Since clinical trials are at the heart of what we do here at New England Research Associates, we thought we would talk about two of the basics of clinical trials; Clinical trial types, and clinical trial phases. Clinical trials help advance treatments for different conditions and can be done with or without an investigational medication or device.

Clinical Trial Types

Clinical trials can either be categorized into interventional or observational. Interventional trials evaluate a new investigational drug or device, a new medical procedure, or even compare different interventions to each other, to name a few. Observational trials are when a group of participants’ health outcome is assessed based on a research plan. They are not assigned any specific medication or device interventions. For example, a group of individuals can be observed to learn how lifestyles affect different health conditions.

Across the two clinical trial categories, there are several different types of trials. We have listed a few below:

  • Treatment – Involves an investigational medication, device, psychotherapy, surgical, or radiological technique.
  • Prevention– Vaccines, vitamins, minerals, and lifestyle changes that will prevent a condition from returning or developing.
  • Screening/Diagnostic– Looks at more efficient ways to identify a condition.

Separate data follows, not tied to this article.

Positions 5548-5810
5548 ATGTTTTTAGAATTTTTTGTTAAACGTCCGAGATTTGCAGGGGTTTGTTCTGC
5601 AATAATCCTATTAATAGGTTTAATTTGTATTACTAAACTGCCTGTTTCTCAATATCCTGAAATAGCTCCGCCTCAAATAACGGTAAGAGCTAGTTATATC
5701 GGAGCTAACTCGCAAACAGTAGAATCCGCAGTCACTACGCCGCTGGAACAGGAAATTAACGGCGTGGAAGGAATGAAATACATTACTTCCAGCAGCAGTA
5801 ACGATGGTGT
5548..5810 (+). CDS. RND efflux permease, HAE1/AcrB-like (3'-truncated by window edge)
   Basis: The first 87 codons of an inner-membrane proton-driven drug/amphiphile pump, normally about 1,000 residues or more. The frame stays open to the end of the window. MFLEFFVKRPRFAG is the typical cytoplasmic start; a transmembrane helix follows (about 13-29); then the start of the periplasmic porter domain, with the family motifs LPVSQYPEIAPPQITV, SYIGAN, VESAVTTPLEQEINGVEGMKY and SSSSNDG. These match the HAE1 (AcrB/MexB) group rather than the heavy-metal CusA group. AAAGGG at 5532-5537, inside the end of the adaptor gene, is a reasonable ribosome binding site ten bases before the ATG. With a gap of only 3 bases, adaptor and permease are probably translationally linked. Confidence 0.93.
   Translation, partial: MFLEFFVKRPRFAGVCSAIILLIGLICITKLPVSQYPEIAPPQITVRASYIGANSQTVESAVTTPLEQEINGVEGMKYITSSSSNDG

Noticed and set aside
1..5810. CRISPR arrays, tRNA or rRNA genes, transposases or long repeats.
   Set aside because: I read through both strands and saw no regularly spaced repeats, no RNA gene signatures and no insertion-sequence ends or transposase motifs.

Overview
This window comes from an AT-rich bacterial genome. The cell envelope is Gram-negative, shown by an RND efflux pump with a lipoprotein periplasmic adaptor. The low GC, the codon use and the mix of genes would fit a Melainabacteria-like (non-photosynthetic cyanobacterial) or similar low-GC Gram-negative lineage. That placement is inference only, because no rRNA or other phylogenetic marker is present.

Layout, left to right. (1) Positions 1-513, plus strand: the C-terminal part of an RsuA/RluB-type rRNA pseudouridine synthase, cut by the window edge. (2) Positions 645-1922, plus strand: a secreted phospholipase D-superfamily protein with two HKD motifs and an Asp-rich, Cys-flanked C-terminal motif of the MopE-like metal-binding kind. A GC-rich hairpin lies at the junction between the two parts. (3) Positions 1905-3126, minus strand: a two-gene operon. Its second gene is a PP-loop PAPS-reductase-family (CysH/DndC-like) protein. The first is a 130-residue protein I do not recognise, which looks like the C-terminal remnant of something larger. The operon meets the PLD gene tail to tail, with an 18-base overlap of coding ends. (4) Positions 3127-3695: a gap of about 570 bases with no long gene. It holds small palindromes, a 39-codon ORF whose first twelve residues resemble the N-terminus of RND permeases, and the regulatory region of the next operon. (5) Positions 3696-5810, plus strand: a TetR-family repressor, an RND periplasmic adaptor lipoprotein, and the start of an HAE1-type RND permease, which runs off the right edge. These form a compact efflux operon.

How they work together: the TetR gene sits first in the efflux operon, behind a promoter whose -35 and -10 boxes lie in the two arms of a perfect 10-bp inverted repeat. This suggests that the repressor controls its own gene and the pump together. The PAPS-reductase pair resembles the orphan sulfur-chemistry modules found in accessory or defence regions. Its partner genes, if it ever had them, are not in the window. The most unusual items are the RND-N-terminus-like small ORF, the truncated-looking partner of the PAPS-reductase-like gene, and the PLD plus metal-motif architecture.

• Quality of Life– These look into ways of improving the quality of life for those with chronic illnesses.
  • Genetic– Helps understand how genes and conditions are related, then deciding how likely someone is to get a condition based on genetic makeup.
  • Epidemiological– Where groups of participants are studied to identify patterns, causes, and control of conditions within those groups.

Clinical Trial Phases

Before an investigational drug or device can go through a clinical trial, it has to show promise of being a more effective treatment option. From there, clinical trials go through four different phases.

  • Phase I: This the first time an investigational medication or device is tested in people, so the treatment group will be small. This phase helps identify a safe dosage range, side effects, as well as safety and effectiveness. This phase often includes overnight stays during the dosing to ensure around the clock monitoring.
  • Phase II: The group size is increased, still evaluating the safety and effectiveness of the investigational treatment.
  • Phase III: Done with larger groups. The investigational treatment will be compared to other current alternatives. Safety, effectiveness, and side effects will continue to be monitored.
  • Phase IV: These are conducted after the investigational treatment is approved by the FDA. They continue to provide information on safety, effectiveness, and best use practices.

If you or someone you know is interested in participating in clinical research, we are seeking participants for a variety of conditions. Qualified candidates who participate may receive study-related care at no cost and compensation for time and travel. To learn more about these studies and to explore our other research opportunities, click HERE.

References:

https://www.fda.gov/patients/clinical-trials-what-patients-need-know/what-are-different-types-clinical-research

https://www.clinicaltrials.gov/ct2/about-studies/learn